Congressional Priorities in the Year 2020

Robert Moore

Congressional Priorities in 2020

With lawmakers returning from their holiday break, it will begin the second half of the 116th Congress. The second year of any Congress is typically truncated and lighter in terms of passing legislation as members become increasingly focused on campaigning and adjourn early to prepare for elections. This becomes even more pronounced in presidential election years like 2020. While the House and Senate may remain in session during these times, meaningful business will wind down quickly after the nomination conventions in the summer.

The year 2020 will be an even more unique year for policymaking given that President Donald Trump was recently impeached in the House, and the Senate will prepare for a trial that will consume much of the remaining oxygen in Washington. However, putting aside the impeachment and campaign distractions—or possibly because of these distractions—there will be time and ample appetite during the year to address important issues in foreign policy and national security. Here are some pressing concerns Congress should prioritize before the November elections:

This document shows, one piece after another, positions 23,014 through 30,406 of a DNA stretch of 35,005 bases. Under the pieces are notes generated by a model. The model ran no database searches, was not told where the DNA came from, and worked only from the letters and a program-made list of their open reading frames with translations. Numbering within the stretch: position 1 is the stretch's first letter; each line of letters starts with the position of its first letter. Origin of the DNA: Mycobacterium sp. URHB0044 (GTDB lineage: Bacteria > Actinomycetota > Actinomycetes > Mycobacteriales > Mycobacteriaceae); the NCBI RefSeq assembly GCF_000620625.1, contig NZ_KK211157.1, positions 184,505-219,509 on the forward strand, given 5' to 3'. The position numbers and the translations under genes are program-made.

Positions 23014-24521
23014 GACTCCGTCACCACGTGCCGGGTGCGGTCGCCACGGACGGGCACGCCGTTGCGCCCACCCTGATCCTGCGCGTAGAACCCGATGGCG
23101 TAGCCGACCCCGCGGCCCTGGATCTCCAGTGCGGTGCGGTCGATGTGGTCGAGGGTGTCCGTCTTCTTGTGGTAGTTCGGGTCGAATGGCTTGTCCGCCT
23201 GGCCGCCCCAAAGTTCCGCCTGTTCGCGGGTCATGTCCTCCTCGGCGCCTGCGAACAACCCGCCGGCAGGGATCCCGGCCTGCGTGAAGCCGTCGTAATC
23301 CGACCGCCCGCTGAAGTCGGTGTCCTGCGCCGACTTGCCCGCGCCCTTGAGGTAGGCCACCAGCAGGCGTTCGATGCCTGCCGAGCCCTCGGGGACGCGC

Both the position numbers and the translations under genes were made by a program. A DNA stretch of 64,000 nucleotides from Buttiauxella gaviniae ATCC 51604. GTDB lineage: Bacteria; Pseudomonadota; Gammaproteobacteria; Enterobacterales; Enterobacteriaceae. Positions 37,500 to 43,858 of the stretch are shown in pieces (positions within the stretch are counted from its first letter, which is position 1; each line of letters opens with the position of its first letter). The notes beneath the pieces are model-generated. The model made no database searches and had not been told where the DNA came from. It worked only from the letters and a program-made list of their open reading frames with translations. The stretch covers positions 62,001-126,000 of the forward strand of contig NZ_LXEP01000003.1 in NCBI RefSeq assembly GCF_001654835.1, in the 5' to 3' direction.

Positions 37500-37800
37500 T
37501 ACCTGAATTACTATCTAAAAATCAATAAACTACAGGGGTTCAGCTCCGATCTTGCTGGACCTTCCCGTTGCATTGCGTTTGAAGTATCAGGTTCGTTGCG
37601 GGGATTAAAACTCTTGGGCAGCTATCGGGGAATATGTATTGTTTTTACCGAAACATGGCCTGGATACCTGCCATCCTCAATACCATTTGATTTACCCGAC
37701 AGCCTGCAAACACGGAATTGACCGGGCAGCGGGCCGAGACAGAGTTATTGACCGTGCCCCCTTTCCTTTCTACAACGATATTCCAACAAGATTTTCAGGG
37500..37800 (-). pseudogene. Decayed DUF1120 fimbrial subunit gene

Extract Ourselves from Unwinnable Wars

The so-called Afghanistan Papers published by the Washington Post in early December provide a shocking and stark portrait of the national security community’s campaign over the past two decades to mislead Congress and the public about U.S. progress in Afghanistan to maintain support for America’s longest-running war. Unfortunately, the release of this report was overshadowed by the culmination of the impeachment process in Congress, which buried media coverage and thoughtful analysis on the issue.

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